Formal and Material Cooperation: Once More into the Breach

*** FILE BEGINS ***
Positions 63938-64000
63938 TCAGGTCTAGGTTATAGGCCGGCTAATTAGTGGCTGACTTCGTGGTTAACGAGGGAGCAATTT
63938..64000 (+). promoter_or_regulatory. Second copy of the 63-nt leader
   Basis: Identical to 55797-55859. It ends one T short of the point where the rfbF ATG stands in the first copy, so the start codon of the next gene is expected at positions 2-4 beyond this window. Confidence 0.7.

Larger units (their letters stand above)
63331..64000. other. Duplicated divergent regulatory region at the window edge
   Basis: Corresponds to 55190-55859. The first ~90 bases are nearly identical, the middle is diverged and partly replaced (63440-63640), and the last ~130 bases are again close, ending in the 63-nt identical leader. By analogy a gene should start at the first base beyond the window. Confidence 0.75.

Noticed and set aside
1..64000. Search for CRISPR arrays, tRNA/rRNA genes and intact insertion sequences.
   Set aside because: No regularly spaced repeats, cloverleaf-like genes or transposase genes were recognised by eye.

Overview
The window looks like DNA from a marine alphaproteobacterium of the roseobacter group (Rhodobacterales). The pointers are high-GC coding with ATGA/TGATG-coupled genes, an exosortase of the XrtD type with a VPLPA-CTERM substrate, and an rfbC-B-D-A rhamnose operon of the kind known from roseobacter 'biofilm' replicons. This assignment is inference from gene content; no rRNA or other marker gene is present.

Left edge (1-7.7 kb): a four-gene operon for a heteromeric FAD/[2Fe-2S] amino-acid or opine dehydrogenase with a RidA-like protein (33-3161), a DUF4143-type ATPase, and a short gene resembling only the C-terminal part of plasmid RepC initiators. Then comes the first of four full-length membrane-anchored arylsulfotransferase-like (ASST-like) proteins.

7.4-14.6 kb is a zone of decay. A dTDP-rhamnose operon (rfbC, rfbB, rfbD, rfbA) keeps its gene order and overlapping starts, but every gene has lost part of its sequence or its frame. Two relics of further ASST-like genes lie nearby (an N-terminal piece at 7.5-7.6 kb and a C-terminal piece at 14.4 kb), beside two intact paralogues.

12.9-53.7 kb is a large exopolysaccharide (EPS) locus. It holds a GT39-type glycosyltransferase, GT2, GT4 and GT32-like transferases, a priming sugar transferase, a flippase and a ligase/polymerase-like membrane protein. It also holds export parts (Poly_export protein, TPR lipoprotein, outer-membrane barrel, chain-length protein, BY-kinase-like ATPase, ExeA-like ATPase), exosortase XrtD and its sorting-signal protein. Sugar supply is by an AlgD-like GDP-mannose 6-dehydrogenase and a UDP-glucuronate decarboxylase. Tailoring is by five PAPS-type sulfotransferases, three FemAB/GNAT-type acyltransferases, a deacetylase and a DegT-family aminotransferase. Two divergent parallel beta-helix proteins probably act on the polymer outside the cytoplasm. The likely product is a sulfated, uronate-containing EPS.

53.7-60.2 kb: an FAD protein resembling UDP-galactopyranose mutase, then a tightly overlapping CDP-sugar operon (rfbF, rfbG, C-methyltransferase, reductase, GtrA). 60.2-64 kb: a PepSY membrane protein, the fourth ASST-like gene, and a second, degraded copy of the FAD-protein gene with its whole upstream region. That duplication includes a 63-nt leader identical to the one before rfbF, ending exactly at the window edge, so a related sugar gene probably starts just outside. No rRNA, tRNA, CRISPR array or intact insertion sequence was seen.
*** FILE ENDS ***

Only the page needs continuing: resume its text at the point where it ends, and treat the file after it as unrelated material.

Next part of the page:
Perhaps the determining element in the question whether institutional cooperation with the HHS Mandate is formal or material consists in the answer to the question whether an institutional choice to provide a basket of services including a malum, implies an institutional choice of that malum.  From the vantage of the individual opposed to contraception the answer can be simple:  no, because the individual is simply trying to obtain a licit service and being extorted.  But there is no prima facie legal or moral obligation for an institution to provide health insurance.  Thus, to choose to provide health insurance with malum, is not only materially to include the malum, but to choose to obtain it and to make it obtainable by others.  The malum is like an integer added to a sum:  it is included in the object of choice as something one is contracting to provide; it is as formal as the presence of a musical note in a musical composition, which would indeed be a different composition without that note, even though as merely a “part” of the composition that note is “material”.  Hence, while “material” in relation to the whole ensemble—as is every “part” qua “part”—it is formal with respect to the choice to provide it.  I.e., contracting to provide an evil is not merely material inasmuch as the evil is every bit as essential to the basket of items contracted for as all the other constituents, even though the institution might prefer not to choose it.  If one views goodness as from total causes, then the addition of one element that is wrong destroys the action.  Of course, one might say that it is evil to comply, but only because it is a more proximate material cooperation that is still material.  However (assuming a Catholic institution), the end for the sake of which the institute acts is health care; but it does this by formally choosing something that is not choiceworthy.  That the malum is only materially included does not change the datum that it is essentially included (and this is the heart of the difficulty:  to be merely material in the object does not keep something from being essential to the object).  Now, it could be merely material cooperation if the purchase of the evil “service” were per se ordained to a good.  But there is nothing about provision of access to abortifacient contraception that is of itself per se ordered to the provision of health care.  Thus, the relation between providing contraceptive “services” and providing health care is per accidens, and so one is doing two things, not one, with two species, not one:  one is providing access to vice, and one is providing access to health care.  These two acts have different species.  Acts are specified by their objects.  So, one is faced with buying an evil service.  How bad is that?  Well, how bad is the service?  It is a service to help people contracept, often killing conceived children.  It might be argued from the vantage of the institutional intention to provide health care, that the malum of providing access to evil is treated as a means although it isn’t one:  i.e., “if we are to provide health care, we can only do it by also consenting to provide access to abortifacient contraception; so we must provide access to the latter in order to do the former.”  It is not that the abortifacient contraception or its provision is naturally of itself the means for health care (if it were, the species from the intention of providing health care would be most formal and containing) but rather that only by consenting to the provision of contraceptives may one provide what one wants to provide, so that this consent to provide abortifacient contraception is in this way a chosen condition of pursuing one’s intention.  But, to reiterate, here too one sees that there is a per accidens order, with two species:  providing health care, and providing access to vice.  But the act of choosing to provide access to vice, i.e., contraceptive “services,” is not choiceworthy.  Of course, it is true that those who consider the cooperation to be proximate material cooperation concur in this judgment.  But it is important to realize that what is only materially present in the object may still be essential and therefore constitute formal cooperation.  Granted that what is most formal in the hypothetic cooperative action of the Catholic institution is its effort to provide access to health care, it must still choose something that is not choiceworthy in order to proceed, and ought not to do this. Would it be “even more formal” cooperation did the institution positively seek to provide the malum?  Yes.  But insofar as the institution chooses a package with a gravely evil constituent, irrespective the intention, it is formally in choice embracing that constituent which is deliberately chosen along with the rest, and that includes its nature and per se effects.  Of course, when one considers that formally and juridically Catholic institutions are being commanded to give scandal as a condition for obtaining health care—and that the analogously sacred missio the pursuit of which defines such institutions would thus be sacrilegiously perverted by a unilateral act of the state—it is all the clearer that cooperation is absolutely impossible.